League of Women Voters Observer Corps notes on public meetings

Submitted by LWVSJ Observer Corps

The League of Women Voters, a nonpartisan organization, encourages informed participation in government. The Observer Corps attends and takes notes at government meetings to expand public understanding of public policy and decisions. The notes do not necessarily reflect the views of the League or its members.

Board of Health regular meeting of May 22

Some Accountable Communities for Health partners will present to the board on their local projects later this year. The ACH is still waiting on details of how the Medicaid waiver will affect care coordination. Mark Thompkins will present at a conference on equity in Atlanta in August. The Community Collaborative Committee gave an additional $5,000 grant to the foodbank where members learned demand goes up in the summer as seasonal workers use services. The Mullis Center is creating a caregiver list. The North Sound Behavioral Health ASO will have some contingency funding available and will hold a retreat on June 3.

Kyle Dodd presented the annual report on Environmental Health activities. The Department issues permits and does inspections for on-site sewer systems, solid waste, drinking water, pools and spas, and food safety. They test local waters for shellfish safety, investigate animal bites and zoonotic disease outbreaks. They have seen a drop in sewer and well permit requests in 2023 vs. 2022. They investigated 16 animal bites including one from a bat that was positive for rabies. They implemented a new online system for managing sewer system inspections. They continue to offer training for homeowners to do their sewer inspections themselves.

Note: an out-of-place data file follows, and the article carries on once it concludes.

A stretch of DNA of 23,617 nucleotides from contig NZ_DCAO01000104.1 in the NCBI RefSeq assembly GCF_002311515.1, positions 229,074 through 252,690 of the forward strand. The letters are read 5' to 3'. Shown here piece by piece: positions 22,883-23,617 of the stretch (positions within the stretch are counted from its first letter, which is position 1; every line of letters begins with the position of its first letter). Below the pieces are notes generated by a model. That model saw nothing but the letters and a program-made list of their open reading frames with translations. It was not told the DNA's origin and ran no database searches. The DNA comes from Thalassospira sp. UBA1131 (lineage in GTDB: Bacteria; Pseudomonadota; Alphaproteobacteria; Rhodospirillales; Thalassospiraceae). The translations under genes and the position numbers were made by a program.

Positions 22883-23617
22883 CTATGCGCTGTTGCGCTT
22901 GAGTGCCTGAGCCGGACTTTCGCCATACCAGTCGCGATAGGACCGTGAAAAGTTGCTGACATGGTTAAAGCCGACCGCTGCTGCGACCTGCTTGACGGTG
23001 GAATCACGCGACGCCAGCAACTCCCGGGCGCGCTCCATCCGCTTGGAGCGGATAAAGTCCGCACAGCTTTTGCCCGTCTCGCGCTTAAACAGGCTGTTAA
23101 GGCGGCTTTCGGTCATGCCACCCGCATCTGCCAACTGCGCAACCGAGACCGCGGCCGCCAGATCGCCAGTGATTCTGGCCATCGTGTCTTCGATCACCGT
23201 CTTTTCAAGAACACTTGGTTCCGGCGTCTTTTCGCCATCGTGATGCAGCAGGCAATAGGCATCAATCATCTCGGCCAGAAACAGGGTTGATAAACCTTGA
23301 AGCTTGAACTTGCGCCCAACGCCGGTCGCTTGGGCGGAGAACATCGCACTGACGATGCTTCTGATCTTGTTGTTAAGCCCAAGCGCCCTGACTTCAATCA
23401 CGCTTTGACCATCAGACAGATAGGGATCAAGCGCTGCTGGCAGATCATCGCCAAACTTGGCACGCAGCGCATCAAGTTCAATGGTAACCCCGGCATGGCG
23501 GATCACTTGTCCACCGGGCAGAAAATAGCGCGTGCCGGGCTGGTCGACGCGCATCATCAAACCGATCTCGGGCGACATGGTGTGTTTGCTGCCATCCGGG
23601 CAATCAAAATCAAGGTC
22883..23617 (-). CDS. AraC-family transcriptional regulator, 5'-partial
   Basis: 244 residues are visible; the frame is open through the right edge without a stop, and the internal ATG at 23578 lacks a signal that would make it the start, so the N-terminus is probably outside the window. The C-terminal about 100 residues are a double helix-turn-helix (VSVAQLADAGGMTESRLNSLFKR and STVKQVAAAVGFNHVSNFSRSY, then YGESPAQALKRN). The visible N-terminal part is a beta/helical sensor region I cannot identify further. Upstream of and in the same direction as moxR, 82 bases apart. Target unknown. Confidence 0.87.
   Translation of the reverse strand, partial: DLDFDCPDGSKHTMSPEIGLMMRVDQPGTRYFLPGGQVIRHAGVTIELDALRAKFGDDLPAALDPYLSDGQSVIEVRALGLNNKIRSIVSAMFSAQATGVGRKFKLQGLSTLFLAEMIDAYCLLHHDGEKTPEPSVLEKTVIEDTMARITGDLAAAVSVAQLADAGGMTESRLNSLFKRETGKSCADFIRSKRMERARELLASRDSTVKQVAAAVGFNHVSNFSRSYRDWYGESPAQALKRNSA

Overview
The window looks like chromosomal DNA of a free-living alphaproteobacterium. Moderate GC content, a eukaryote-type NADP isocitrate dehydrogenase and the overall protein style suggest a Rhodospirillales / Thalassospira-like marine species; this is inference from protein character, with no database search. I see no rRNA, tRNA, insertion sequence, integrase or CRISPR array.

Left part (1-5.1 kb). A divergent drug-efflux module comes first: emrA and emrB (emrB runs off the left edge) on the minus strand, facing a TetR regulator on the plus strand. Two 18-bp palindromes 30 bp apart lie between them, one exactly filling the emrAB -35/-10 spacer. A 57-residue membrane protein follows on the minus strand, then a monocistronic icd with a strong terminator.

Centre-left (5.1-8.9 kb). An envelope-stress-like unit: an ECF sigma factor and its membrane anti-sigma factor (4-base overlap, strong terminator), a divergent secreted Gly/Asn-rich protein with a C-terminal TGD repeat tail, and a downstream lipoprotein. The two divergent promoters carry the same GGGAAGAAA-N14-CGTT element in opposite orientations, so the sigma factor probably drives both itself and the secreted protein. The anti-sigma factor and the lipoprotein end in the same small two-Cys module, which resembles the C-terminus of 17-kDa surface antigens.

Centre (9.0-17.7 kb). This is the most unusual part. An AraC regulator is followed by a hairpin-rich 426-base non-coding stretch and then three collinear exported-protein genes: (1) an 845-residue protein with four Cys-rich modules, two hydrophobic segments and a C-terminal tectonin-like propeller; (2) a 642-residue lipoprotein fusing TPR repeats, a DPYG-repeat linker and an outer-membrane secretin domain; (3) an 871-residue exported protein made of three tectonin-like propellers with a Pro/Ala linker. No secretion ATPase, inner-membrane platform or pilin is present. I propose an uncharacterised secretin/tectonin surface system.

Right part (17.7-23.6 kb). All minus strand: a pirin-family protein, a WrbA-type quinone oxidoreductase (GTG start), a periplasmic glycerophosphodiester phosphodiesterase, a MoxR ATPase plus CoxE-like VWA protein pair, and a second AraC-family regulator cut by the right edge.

Housing coordinator Ryan Page and SAFE San Juans Director Dave Dunaway reported on the Rapid Re-Housing Program that Safe San Juans runs for domestic violence victims. Funds for the program first became available in 2020 in response to the COVID-19 epidemic and continue to be offered by the state. The funds pay for temporary housing for victims of domestic violence and their children, while they seek permanent safe housing and get medical care and support services. With no shelter in the county, such funds have made a huge difference in ensuring that survivors do not return to their abusers. In 2023 Safe San Juans assisted 112 people experiencing domestic violence and 28 experiencing sexual assault.